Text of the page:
How To Use Web Analytics To See Your Website’s Future

If I had a crystal ball at my disposal as I entered every web project, I would be the sole authority of websites. Unfortunately, I don’t so I used judgment calls and leaps of faith to make decisions for the web. I didn’t always quite understand how to use web analytics in my favor. Fortunately, I’ve learned along the way some tips to do better. You’re likely in a similar position at times. You want to redesign your site, build a new site, or add a piece of functionality for your customers and don’t quite know what will happen. The good news is there is something you can do to know what your customers will do. It starts with a plan, gets packed with metrics, and ends with a great product.

Use Web Analytics To See Your Website's Future | Brandon Coppernoll

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Drafting a Plan

While planning your vacation for a beautiful cruise you’re likely going through a series of steps. You first determine you want to be in the Caribbean. You find the agencies that can make this a reality. With their help, you determine the steps you have to take to get there. The steps can vary from agency to agency, but there are specific steps nonetheless.

When you have an eBook, web form, shopping cart, or some other customer interaction with your online business you need to walk in your customer’s shoes. What are some of the questions your customers ask to get something done? What do you tell them? How do you make it so they can do those same things (easily) on your website? In web analytics this is often referred to as a funnel, and that end result is referred to as a goal.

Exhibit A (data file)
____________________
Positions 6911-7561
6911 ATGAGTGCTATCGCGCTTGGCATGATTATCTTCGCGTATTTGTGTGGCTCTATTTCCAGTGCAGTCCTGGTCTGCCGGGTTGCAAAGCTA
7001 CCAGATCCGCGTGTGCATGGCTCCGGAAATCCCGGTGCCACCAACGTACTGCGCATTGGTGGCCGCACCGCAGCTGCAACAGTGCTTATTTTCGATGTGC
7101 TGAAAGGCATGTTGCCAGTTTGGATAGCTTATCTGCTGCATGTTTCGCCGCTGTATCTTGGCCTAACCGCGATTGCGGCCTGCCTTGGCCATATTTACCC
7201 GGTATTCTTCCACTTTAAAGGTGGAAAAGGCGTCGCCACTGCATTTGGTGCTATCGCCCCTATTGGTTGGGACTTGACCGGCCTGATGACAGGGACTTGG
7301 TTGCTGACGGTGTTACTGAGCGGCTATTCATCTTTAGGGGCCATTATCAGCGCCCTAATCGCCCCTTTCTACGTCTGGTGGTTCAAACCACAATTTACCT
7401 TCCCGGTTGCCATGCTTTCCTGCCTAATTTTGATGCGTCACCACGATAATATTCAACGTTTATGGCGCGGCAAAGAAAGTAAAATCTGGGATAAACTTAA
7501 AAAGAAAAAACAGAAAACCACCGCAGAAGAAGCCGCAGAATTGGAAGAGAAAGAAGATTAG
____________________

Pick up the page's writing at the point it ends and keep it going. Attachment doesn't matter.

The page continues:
When starting a new web project, set 3 to 5 goals you want your customers to accomplish and you want to track. Determine the steps to most efficiently get them there. What value can you apply to your goals? For example, what is the value when someone downloads your eBook? When you have your goals and the plan to get them there, you now have a website to build something around. Preparation and due diligence is the number one factor for success.

Web Analytics and What To Do With Them

The end of a web project is only the beginning. Your first thought might be, “Brandon, you’re crazy!” I’d agree with you, but I see it all the time. When you launch your website do you let the content sit for months before looking at it again? Are you blogging or posting news releases regularly? Do you comments? Do you have specials and strategic initiatives you launch frequently? If you answer yes to any of them, then you’re most definitely not done.

The web is social, and unless you have a business in which you don’t engage people for months to years at a time then I’d say you need to be prepared for that. Use metrics from products like Google Analytics¬†to tell you what your customers are doing. Using those 3 to 5 goals as your baseline measurement, how are they performing? Are you losing the bulk of your customers’ interest at a certain point anywhere? Why? Is anything performing much better than the rest? What is the difference? Are you getting feedback to help? Do you need to apply polls and surveys to get feedback? These are things you can do to put more data at your disposal and turn it into information. Metrics are only as good as the questions you ask. By forming your questions, you can form the data to answer them.

Wash, Rinse, and Repeat

This formula is great any time before and after the launch of your web products. You know how to ask yourself the questions to get from point A to point B, and you will have a better understand how to collect, measure, and act on the metrics provided in your web analytics software.¬†I can’t stress enough that you’re never done. Are you basking in the glory of your successes and correcting your failures? What else can you provide as a value add to your customers and more importantly how can you define the steps needed to accurately track them?

Can you identify 3 to 5 goals for your website? Leave a comment below.